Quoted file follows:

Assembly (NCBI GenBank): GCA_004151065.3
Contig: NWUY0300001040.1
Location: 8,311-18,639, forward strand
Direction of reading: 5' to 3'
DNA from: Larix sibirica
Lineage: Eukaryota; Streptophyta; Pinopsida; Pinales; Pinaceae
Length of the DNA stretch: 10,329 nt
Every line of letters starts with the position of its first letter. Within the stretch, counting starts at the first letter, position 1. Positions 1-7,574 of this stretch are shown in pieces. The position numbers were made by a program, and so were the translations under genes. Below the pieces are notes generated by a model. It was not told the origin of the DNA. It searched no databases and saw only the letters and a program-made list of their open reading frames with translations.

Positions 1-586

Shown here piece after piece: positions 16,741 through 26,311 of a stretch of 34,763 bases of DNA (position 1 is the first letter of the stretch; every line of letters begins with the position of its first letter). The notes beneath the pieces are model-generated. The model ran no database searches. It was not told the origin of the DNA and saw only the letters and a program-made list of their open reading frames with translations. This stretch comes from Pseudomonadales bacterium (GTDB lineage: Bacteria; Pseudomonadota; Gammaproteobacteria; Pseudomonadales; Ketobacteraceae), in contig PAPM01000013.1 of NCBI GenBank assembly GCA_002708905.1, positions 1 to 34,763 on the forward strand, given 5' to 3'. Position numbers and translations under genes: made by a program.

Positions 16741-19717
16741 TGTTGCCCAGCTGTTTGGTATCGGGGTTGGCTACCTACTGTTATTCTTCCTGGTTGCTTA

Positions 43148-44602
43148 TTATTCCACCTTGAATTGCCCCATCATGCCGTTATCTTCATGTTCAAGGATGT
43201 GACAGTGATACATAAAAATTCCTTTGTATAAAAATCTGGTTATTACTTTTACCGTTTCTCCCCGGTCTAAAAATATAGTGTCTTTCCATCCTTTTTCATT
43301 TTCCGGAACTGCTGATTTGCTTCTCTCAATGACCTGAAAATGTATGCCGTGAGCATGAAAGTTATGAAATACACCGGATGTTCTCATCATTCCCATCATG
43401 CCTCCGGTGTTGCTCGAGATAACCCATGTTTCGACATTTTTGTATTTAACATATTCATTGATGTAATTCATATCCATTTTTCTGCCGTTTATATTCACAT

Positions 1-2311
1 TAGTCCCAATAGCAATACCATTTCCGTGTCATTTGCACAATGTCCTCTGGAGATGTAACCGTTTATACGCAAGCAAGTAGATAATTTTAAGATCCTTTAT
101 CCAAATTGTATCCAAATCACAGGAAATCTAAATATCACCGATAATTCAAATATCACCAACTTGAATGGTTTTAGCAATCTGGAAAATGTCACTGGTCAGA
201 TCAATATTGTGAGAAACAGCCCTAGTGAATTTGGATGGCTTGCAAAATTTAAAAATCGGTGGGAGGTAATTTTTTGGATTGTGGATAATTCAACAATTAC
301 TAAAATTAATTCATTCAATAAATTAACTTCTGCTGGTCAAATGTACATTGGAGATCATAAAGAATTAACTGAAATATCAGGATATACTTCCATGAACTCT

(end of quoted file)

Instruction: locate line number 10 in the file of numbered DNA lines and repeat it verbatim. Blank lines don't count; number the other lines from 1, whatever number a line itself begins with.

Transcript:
Shown here piece after piece: positions 16,741 through 26,311 of a stretch of 34,763 bases of DNA (position 1 is the first letter of the stretch; every line of letters begins with the position of its first letter). The notes beneath the pieces are model-generated. The model ran no database searches. It was not told the origin of the DNA and saw only the letters and a program-made list of their open reading frames with translations. This stretch comes from Pseudomonadales bacterium (GTDB lineage: Bacteria; Pseudomonadota; Gammaproteobacteria; Pseudomonadales; Ketobacteraceae), in contig PAPM01000013.1 of NCBI GenBank assembly GCA_002708905.1, positions 1 to 34,763 on the forward strand, given 5' to 3'. Position numbers and translations under genes: made by a program.